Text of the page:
Website of the Week: Bookninja
I read recently that they're remaking/re-imagining The Karate Kid, setting the movie in Beijing with Jaden Smith (Will Smith's talented 11-year-old son) playing the title character and featuring Jackie Chan as the Chinese version of Mr. Miyagi. To be honest, I'm not sure how I feel about this; I was never a hardcore fan of the original (I'm a little young for that), but I still thought it was pretty good, if a bit corny. And yet this casting pairing intrigues me. I am perturbed about the title, though; the Will Smith-produced film started out as The Karate Kid, got changed to The Kung-Fu Kid to reflect the correct form of martial arts, and is now back to the original title, which I don't understand. Jackie Chan does not know karate, so why call the movie that?
Anyway, my point is that this karate/kung-fu debate brings me to this week's Website of the Week, appropriately entitled Bookninja.
Bookninja, according to founding ninja George Murray, is the "premier Canadian literary site," and with all the neat things I found browsing the site I can see why. One of the reasons I like this site so much is because the newslog Hearsay, which serves as the site's front page, is written with acerbic wit so biting sometimes you can feel the teeth marks - now that's my kind of newsreel.
Bookninja also produces a seasonal magazine; some of the content, including discussions, audio podcasts, interviews, essays, and reviews, can be found in the Magazine section. The discussions feature four big names in the Canadian literary world answering questions about a topic. The latest one, On Sex in Fiction, piqued my interest; I wanted to see how the writers responded to "What hazards have you faced?" "Fear," Nalo Hopkins responds, and then goes on to elaborate on all of her fears when writing about sex. "The fear is a hazard that happens in my head," she says. "It's there before I even put fingers to keyboard."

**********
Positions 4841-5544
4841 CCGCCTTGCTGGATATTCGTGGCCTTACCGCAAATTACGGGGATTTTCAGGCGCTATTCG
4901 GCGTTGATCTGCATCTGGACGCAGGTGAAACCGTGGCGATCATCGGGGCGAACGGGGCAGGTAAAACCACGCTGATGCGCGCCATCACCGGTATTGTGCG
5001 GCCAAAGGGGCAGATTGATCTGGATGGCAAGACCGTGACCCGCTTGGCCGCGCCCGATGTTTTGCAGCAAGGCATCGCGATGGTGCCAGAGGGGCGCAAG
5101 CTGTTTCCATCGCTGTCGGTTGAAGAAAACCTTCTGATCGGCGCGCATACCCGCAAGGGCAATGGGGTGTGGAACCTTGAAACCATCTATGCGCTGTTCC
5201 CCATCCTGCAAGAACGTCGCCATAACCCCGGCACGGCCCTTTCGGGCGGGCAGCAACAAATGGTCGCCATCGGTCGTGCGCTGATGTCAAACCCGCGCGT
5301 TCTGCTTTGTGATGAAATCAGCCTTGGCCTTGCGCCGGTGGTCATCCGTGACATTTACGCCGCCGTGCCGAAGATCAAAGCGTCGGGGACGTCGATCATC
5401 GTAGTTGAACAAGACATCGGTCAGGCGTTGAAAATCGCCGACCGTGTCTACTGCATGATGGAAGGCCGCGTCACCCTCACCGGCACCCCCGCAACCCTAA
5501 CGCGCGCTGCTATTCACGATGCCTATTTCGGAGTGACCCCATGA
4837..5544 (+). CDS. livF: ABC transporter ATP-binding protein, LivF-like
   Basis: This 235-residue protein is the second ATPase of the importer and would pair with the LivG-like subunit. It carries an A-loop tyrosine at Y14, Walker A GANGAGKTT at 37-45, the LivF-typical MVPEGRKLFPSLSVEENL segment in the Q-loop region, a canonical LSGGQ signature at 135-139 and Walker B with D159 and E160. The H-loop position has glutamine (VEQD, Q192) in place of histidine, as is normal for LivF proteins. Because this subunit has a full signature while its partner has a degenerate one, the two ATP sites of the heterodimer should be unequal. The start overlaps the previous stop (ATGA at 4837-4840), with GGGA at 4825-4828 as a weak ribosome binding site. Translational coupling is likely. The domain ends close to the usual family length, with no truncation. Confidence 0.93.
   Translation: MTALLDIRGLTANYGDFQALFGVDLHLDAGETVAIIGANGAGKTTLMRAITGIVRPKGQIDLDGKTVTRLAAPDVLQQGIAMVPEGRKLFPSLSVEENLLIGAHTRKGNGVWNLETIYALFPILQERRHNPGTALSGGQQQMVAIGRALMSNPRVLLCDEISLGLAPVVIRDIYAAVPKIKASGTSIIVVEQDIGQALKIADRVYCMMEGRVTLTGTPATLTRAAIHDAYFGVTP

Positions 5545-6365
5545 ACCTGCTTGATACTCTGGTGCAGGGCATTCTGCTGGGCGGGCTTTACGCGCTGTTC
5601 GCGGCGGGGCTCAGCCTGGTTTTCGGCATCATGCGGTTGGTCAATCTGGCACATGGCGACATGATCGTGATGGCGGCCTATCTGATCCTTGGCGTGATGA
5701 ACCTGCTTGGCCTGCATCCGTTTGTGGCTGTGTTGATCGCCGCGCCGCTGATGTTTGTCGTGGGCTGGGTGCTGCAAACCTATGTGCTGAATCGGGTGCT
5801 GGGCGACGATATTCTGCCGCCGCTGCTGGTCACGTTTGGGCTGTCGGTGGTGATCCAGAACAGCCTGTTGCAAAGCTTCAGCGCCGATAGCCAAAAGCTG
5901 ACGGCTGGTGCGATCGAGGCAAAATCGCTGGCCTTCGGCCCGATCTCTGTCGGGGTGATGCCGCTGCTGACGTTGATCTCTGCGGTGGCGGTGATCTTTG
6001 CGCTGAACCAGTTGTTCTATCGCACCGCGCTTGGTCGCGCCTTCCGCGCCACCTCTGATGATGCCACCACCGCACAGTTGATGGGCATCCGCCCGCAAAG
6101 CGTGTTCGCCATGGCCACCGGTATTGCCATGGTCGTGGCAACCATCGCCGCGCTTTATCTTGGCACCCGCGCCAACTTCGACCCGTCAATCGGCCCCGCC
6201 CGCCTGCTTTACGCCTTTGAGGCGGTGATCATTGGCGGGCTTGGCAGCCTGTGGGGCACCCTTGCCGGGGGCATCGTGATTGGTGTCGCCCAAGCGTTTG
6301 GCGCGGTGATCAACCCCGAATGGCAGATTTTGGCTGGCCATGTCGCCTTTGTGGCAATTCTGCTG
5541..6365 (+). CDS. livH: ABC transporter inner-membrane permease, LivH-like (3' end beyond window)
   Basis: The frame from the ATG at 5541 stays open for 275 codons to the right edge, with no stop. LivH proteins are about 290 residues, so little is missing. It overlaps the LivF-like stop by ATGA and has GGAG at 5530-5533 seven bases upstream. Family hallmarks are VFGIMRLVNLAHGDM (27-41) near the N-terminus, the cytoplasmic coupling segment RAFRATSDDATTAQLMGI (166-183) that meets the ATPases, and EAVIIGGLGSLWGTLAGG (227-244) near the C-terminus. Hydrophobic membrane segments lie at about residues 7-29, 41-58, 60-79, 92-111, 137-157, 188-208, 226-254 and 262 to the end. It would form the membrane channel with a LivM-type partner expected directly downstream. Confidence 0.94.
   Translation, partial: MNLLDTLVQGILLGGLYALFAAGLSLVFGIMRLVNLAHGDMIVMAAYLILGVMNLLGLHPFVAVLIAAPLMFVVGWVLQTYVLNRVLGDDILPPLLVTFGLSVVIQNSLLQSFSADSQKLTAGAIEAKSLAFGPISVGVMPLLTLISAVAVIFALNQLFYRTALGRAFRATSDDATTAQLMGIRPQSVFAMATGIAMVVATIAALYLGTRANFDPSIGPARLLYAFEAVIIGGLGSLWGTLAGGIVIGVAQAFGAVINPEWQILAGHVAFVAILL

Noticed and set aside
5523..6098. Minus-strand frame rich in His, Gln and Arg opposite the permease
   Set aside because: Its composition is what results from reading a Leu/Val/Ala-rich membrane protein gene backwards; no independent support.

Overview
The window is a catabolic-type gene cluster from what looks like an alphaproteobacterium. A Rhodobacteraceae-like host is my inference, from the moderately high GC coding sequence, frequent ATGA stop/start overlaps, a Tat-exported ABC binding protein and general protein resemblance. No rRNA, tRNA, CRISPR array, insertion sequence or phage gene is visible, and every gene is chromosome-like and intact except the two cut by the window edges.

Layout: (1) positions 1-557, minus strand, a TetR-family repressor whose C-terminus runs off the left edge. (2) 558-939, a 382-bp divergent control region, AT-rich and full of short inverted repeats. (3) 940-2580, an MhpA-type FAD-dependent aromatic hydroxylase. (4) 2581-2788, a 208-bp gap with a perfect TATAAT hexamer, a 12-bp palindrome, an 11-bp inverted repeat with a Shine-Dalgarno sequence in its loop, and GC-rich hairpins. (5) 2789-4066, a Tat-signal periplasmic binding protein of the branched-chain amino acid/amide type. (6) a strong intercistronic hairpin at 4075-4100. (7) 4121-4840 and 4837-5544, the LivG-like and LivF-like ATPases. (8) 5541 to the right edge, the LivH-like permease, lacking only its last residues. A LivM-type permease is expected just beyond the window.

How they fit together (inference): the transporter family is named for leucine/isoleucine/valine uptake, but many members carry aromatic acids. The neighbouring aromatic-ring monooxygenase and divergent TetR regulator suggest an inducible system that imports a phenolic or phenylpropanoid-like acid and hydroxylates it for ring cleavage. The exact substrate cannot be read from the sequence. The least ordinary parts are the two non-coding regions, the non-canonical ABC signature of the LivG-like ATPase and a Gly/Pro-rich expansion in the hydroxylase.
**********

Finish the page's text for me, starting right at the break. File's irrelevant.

Bookninja's not just all about print, either; founding ninja Murray also draws the Litterati comics. Or drew, I should say - the comics are "currently on creative hiatus," but the archives are still up. Murray uses a simplistic style which I found intriguing; for instance, he only draws the heads and hands of people, and most people are bald. I especially liked one entitled "Oprah," which features an answering machine with the following caption: Beep! Hey, Honey! I finally got onto Oprah!! Not in the way we'd always hoped, but beggars can't be choosers! I only get one call, so I need you to listen carefully...
Now, go check Bookninja out before I karate-chop you. Oh, and if you've any thoughts on that whole karate/kung-fu thing, let me know, because it's kinda making my head hurt.